“You have to taste what you’re doing. Always.”
Just as I dismount my bicycle, Johnathon Lee greets me on the sidewalk with a Thai Bird Chili plant, mambo music wafting into the street. He shows it to me, lovingly, as he speaks about the vibrancy in its yellow and red peppers and their exceptionally hot taste. You see the thai chili in many of the small dishes served at Kon Tiki: As a flavorful garnish on their phenomenal dumplings, an accent in their spring roll, or even as an accompaniment on their beautiful Tiger Eye oysters from Greenport Oyster Company. And in true fashion, just like the chili plant Johnny carefully looks out for, Kon Tiki is quickly becoming the hottest place in town.
Kon Tiki is the new restaurant inside The Gallery Hotel, a boutique hotel and contemporary gallery on Greenport’s Main Street, slated to become a permanent fixture in the unique establishment. The hotel is known for being avant-garde and forward thinking; imagine an accelerating incubation platform for artists and hospitality in Greenport. They previously hosted Lucky Bee NYC for a pop up last season that literally left the village buzzing with excitement. However, this season the gallery sought a different route.
The seeds of Kon Tiki were laid throughout several fortuitous moments over the course of the last three years over strenuous work days on the South Fork, crazy nights, and many jaunts between the city and the beach. But it seems that Luis Cabrera was the bridge. Aside from being a creative director from Ecuador and an amazing host, “he’s an artist,” says Johnny. He was the thread the tied everyone in. Luis and Johnny worked together at Moby’s in East Hampton, and through a friend of a friend and a fortuitous pit stop in Greenport, Johnny was introduced to Carolyn Rusin, owner of The Gallery Hotel. Having given Johnny the whole tour, he recollects: “I see the kitchen and I thought, ‘Wow, that’s really a beautiful kitchen. There’s something to this,’” all the while hoping to open a restaurant one day. A year later he starts bartending at Lucky Bee NYC and in a short while becomes the general manager. Soon enough, the Carolyn Rusin stops in to dine at Lucky Bee NYC, and from there the rest is history.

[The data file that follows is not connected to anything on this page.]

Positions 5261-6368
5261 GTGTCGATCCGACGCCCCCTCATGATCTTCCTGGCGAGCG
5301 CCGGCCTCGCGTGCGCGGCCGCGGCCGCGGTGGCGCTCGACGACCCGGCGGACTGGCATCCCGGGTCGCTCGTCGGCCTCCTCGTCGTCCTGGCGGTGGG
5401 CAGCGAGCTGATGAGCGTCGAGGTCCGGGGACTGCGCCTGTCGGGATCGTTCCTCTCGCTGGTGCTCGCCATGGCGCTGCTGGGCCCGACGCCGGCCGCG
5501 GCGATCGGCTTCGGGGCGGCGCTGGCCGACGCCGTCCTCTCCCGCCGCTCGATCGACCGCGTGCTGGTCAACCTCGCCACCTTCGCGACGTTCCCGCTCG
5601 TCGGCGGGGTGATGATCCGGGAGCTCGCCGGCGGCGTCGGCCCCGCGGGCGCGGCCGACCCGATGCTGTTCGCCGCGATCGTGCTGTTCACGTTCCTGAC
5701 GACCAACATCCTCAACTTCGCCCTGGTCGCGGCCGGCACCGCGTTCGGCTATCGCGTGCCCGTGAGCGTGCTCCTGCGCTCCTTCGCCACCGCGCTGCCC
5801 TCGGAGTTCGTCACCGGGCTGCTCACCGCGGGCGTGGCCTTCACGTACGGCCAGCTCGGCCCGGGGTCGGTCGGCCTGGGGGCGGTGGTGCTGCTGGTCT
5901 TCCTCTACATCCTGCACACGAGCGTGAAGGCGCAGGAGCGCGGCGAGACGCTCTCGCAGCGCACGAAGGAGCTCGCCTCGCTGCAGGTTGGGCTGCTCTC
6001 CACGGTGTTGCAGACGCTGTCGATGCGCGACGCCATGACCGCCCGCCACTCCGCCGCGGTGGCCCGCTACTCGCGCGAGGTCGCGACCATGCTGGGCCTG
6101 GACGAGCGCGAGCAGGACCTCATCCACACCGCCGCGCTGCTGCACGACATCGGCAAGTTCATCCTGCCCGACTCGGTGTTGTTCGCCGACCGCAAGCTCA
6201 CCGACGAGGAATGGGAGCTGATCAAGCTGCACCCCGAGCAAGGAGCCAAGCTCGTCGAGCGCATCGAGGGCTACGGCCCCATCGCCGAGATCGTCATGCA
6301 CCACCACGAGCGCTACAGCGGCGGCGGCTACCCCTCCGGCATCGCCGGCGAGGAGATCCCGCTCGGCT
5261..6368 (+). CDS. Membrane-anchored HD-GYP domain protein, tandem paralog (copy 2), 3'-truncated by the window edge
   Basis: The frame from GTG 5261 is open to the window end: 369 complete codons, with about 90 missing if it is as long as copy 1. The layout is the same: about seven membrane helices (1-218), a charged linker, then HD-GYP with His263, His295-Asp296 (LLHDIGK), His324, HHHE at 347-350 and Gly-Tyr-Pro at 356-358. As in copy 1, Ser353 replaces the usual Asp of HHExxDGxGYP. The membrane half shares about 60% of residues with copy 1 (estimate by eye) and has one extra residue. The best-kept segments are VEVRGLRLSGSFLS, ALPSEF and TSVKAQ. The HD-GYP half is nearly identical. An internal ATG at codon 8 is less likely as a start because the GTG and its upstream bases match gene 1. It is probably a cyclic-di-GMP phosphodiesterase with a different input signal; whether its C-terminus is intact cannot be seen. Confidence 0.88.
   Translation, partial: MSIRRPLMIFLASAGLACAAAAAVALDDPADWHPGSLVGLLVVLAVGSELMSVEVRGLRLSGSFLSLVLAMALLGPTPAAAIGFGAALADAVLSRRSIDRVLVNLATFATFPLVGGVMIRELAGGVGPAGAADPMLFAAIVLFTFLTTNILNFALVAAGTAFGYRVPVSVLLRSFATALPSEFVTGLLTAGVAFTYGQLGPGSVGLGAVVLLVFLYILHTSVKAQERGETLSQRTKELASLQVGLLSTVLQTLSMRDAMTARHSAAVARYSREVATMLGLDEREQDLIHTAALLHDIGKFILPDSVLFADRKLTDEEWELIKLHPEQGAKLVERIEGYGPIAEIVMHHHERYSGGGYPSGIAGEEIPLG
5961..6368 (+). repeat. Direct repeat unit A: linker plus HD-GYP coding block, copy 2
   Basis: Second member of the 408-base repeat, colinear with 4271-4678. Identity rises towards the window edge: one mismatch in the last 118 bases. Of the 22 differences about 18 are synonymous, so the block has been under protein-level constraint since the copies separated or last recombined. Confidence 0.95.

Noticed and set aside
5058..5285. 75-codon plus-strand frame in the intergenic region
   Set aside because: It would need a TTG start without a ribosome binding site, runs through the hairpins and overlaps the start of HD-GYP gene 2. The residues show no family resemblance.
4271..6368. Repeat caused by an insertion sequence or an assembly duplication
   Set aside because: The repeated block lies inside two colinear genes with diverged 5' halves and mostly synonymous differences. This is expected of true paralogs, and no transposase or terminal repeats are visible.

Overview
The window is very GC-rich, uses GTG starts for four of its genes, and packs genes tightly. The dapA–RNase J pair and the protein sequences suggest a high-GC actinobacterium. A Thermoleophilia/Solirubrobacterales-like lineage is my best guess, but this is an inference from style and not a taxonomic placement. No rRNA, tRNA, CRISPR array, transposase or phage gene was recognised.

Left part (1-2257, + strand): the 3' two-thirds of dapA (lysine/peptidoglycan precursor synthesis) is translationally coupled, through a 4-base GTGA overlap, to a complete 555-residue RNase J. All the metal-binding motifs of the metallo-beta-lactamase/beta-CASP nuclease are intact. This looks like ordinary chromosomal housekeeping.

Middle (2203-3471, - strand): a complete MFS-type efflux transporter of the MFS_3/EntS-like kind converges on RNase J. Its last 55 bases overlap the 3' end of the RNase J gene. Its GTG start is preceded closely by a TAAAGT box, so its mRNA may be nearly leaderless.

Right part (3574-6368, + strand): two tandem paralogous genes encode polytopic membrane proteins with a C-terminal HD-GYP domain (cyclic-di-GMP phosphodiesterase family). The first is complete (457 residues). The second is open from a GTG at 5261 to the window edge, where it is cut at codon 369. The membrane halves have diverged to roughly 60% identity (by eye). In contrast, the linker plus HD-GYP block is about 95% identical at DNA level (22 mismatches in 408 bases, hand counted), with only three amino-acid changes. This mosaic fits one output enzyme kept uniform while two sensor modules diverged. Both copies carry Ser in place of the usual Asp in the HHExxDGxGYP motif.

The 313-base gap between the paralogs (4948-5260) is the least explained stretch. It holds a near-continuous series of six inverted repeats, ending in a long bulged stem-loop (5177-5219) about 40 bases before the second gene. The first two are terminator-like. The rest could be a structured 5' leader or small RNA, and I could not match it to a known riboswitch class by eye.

“I’ve been working in restaurants for so long, and most of them in New York… for great chefs and even great restaurateurs like Danny Meyer who sets the standard when it comes to service and in terms of food and restaurant culture in New York—and maybe even America. But like, as I’m working at these places where everything is so divided in terms of front of house, back of the house, top of the house, it’s like… when you draw those lines, you’re separating yourself from the person that you work with for ten, twelve, fourteen hours a day. That separation really, I think, destroys enjoyment in your work environment.”
Johnathon Lee is the food and beverage director at Kon Tiki, a name that truly highlights the multiculturalism that exists between the front of the house as well as the back of the house. Johnny himself is an American Korean who grew up in Wisconsin. Their star bartender, Alfie Ong, grew up in Queens from a Philipino family. Luis, the “artist,” is from Ecuador and Alejandro, the hotel general manager, is from Colombia. In the kitchen you have two chefs of equal standard and weight: head chef Jose “Cheo” Avila of Venezuela and Hisashi “Ami” Murakami of visiting from Japan. From Pacific to Pacific, this brotherhood encapsulates the impossible 101-day Kon Tiki expedition made by Norwegian explorer, Thor Heyerdahl, on just a raft in 1947 from Peru to the Polynesian islands in order to prove that there was no reason why the indigenous from South American could not have, with the technologies of their time, been the first to colonize the Polynesian islands. Within two days of its conception, Kon Tiki became not only the name of the restaurant; it became their mantra.